Employee happiness is a primary indicator of job satisfaction. If you invest in the happiness of your staff, retention, engagement and productivity levels will increase. Creating a happy and robust company culture should be paramount on your list of things to do to improve business.
Provide opportunities for growth and development
Employees place massive value on opportunities to develop their careers and grow. If you fail to provide adequate development opportunities for staff, why should they remain loyal to your business? However, if you create opportunity and celebrate individual growth, you’ll build a strong workforce that wants to grow with the company.
Roll out regular performance reviews
People want to know how they are performing and in what ways they can improve. By undertaking regular performance reviews and providing honest feedback, staff can continuously improve. Not only that, they will be given a chance to learn their strengths while working on their weaknesses.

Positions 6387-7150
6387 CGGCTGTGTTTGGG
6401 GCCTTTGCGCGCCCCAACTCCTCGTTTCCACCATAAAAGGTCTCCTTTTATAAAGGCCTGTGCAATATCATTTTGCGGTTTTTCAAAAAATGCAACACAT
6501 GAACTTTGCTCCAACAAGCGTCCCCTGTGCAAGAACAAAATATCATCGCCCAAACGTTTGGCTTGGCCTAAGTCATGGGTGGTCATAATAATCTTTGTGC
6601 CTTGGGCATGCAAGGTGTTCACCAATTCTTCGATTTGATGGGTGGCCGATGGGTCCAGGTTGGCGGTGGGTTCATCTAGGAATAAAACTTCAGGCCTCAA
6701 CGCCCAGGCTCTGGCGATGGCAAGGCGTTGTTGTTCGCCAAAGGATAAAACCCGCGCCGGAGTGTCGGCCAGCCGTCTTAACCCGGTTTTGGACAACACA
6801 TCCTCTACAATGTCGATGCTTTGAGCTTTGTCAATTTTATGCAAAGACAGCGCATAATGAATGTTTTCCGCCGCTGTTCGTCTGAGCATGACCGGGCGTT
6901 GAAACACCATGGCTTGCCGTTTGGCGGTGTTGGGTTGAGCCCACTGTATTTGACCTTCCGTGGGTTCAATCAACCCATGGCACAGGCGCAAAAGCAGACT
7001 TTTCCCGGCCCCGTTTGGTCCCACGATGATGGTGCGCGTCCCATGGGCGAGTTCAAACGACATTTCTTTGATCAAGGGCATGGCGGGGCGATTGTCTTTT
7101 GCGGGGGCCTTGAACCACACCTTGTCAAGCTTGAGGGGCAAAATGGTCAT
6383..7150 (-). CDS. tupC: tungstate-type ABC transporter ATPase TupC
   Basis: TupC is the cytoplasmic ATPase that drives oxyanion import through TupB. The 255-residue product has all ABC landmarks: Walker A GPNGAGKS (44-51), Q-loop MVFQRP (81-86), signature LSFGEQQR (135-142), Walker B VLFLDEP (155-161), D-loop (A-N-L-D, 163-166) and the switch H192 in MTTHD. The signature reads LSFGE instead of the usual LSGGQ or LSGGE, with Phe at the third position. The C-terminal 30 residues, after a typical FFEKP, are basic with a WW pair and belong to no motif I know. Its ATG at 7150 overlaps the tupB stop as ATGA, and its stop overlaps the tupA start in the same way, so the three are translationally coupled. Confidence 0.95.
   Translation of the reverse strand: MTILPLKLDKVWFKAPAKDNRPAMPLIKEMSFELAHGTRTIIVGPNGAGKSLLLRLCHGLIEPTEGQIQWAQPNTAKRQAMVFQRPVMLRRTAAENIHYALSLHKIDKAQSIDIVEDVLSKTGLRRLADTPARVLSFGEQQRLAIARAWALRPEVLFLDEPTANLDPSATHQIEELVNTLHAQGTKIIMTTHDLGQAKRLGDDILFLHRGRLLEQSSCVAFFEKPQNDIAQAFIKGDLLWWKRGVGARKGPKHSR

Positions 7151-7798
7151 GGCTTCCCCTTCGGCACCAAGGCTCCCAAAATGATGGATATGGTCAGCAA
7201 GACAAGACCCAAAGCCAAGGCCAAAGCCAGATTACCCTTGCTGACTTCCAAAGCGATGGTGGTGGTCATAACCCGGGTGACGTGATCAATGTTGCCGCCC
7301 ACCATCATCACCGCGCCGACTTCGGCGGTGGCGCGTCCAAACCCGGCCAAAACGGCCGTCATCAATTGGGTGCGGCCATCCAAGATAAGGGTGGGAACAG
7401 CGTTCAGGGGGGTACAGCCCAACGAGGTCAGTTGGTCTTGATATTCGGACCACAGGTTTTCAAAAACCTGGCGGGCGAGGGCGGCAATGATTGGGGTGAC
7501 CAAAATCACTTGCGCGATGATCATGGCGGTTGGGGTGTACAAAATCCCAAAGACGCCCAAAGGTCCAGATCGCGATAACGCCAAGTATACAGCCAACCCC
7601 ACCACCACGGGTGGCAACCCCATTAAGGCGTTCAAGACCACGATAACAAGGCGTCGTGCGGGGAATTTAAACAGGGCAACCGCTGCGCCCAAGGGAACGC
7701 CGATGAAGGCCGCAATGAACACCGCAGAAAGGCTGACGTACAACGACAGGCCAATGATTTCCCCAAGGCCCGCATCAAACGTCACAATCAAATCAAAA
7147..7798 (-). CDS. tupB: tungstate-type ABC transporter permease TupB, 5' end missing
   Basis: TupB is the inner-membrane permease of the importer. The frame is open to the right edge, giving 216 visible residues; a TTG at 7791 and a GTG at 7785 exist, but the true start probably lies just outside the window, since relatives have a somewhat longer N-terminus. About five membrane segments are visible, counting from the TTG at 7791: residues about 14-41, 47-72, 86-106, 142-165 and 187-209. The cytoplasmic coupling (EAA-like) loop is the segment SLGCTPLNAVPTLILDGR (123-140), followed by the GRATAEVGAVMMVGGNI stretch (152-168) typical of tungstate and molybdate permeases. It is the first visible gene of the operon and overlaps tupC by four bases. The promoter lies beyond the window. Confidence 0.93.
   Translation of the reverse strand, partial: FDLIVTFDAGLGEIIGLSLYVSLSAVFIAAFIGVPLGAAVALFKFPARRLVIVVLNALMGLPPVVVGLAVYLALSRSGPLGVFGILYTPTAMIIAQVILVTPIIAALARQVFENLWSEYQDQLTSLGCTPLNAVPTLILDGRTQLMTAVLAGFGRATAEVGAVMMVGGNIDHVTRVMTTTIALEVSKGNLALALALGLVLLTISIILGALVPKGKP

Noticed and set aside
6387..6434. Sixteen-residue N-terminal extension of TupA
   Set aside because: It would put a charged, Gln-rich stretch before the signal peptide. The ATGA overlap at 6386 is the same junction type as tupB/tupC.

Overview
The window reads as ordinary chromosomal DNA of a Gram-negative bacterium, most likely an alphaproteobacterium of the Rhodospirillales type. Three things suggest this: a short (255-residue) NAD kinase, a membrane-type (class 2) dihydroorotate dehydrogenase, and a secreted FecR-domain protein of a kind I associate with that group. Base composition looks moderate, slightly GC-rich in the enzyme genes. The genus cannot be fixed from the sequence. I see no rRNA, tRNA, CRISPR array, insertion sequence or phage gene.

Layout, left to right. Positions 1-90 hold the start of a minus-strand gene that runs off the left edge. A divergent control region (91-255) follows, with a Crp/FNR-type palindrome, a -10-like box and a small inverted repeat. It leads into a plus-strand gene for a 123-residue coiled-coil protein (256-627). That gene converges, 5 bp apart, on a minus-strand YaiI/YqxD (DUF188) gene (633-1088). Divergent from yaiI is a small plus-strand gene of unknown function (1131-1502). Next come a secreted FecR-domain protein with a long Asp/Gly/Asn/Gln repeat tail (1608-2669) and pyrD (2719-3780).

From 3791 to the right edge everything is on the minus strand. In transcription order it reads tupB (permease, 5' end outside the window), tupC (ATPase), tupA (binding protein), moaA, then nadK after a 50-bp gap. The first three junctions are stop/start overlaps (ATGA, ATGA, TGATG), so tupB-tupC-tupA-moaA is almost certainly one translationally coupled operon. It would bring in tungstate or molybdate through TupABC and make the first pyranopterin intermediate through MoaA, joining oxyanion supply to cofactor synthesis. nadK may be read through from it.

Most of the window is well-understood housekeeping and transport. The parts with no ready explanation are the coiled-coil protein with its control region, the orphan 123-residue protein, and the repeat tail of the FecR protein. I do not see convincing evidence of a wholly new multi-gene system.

If your business has high employee turnover, you need to start making changes that will encourage your staff to stick around and help the company grow. A starting point may be conducting regular feedback sessions with your staff.
By using regular surveys, you can evaluate honest feedback in real time. This means that you can identify and eliminate problems faster, improving team morale and boosting motivation as staff know that their concerns are taken seriously.
Preventing turnover starts with listening to your staff. It’s one thing to understand why your staff decide to leave, but so is understanding the reasons that they stay. When you have conversations with both of these groups, you can identify common threads. Only then will you be able to implement changes that will increase employee retention and help your business to thrive.